Yet I still have faith in Bantu creating their own piece of history and making it past Mangasport and storming the first round of the tournament.

If anyone had any doubts of Bantu’s capacity, then pause for a moment to analyse their squad, man for man. And you might not even want to go all the way in evaluating the entire squad, as the ball might start and stop at their Prodigal Son, Litšepe Marabe. Marabe has been at the peak of his powers this season and not even an entire season of inaction at Garankuwa United in South Africa has blunted his effectiveness in front of goal.

The striker failed to play any competitive match last season after United failed to secure him a work permit, and not many believed he had the mental stamina to come back this strong and lead the lines with such authority at Bantu once again.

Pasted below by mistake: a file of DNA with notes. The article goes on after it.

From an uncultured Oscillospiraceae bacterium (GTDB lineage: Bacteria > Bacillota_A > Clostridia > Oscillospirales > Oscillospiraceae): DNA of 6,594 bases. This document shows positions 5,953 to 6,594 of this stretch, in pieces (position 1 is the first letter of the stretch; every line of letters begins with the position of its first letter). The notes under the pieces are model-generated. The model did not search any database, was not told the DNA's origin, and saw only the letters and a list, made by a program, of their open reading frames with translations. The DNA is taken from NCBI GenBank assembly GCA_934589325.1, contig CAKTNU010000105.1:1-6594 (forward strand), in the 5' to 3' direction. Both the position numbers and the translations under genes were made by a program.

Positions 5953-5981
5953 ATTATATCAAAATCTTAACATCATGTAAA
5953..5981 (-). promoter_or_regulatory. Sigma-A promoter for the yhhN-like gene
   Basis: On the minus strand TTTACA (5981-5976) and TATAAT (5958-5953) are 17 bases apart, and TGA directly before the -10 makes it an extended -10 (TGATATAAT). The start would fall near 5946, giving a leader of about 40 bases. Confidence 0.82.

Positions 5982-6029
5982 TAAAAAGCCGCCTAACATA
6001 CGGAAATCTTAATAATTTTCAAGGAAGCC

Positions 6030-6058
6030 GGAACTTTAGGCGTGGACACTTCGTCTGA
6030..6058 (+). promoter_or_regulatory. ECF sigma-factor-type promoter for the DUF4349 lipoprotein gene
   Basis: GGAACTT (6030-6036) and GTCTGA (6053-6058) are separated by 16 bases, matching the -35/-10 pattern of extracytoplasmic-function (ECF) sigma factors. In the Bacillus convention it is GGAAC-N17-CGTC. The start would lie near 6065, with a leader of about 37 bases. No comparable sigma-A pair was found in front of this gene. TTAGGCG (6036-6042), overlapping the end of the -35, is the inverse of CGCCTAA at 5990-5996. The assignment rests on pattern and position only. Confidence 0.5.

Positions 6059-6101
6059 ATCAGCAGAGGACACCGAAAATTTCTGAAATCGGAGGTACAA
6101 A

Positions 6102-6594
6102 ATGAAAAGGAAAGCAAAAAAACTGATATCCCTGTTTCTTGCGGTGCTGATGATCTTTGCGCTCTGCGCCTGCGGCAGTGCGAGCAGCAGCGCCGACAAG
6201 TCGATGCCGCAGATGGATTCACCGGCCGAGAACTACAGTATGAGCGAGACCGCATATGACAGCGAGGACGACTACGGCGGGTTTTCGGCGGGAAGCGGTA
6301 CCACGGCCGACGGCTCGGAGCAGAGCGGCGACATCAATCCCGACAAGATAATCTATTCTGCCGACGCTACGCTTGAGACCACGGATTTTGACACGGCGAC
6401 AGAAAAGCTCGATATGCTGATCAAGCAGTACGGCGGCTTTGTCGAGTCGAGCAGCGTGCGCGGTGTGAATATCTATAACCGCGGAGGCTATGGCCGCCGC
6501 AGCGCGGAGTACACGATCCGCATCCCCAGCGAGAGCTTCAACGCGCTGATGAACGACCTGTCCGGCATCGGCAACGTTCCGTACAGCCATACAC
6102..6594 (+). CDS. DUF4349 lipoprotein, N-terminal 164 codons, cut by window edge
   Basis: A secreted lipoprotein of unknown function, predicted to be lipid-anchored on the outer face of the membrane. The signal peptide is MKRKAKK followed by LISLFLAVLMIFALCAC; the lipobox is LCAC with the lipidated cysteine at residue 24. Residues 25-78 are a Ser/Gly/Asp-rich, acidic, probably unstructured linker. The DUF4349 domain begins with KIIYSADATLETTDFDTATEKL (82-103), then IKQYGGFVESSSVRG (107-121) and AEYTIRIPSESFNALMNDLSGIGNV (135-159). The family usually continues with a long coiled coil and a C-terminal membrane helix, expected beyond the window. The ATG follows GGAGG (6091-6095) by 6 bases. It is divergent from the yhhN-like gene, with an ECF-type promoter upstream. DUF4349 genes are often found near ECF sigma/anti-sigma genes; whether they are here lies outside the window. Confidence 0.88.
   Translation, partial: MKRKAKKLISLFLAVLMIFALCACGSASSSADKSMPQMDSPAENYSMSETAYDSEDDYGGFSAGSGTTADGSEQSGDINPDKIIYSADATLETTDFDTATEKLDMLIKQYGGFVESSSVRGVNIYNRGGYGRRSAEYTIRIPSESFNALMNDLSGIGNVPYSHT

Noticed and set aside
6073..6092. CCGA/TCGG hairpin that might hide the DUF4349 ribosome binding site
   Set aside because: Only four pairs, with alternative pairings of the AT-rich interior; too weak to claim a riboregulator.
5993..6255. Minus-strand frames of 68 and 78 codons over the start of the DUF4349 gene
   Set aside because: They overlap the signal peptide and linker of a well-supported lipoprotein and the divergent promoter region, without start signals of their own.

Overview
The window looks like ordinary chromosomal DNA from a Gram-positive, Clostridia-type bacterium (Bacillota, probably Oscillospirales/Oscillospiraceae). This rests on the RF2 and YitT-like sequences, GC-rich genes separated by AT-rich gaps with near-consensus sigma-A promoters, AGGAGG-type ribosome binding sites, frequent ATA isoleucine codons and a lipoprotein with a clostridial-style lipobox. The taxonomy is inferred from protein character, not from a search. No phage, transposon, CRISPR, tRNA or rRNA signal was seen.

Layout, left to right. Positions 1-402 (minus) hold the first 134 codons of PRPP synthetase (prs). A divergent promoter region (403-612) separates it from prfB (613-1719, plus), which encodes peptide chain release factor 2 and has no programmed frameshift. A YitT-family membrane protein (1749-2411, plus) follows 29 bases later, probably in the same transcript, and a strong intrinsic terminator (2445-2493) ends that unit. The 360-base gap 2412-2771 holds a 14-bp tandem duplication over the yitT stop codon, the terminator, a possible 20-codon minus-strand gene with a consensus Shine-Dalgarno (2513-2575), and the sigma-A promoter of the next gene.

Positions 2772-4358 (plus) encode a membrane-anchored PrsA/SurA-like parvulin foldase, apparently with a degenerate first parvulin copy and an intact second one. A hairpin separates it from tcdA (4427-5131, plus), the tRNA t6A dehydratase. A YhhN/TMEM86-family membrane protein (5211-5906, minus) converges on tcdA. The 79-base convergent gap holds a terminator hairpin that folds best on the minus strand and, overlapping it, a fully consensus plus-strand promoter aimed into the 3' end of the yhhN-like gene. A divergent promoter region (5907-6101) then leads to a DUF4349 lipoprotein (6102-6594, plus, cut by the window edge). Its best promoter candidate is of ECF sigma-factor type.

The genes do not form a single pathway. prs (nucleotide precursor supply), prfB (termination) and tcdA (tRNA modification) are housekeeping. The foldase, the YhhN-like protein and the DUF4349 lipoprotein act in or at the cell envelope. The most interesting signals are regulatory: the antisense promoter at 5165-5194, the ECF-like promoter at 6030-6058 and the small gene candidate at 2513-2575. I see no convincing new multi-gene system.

With 10 strikes at the half-way stage of the 26-match season, Marabe is now leading the Premier League’s scoring charts and is one player who can make a difference when Bantu wade into the stormy and unchartered waters of continental football in February.

The backline of A Matšo Matebele, as Bantu are affectionately known, has also been one of their strongest points and I believe the international experience of Thapelo Mokhehle, Tlali Maile, Thabo Masualle and either Thabiso Mohapi or Sepiriti Malefane, will come in handy going into this competition.

Mangasport might have just won their seventh league title and would be taking part in their sixth Caf Champions League campaign, but like I said, in Bantu, they face a determined foe fighting for their country and hoping to come out with a result.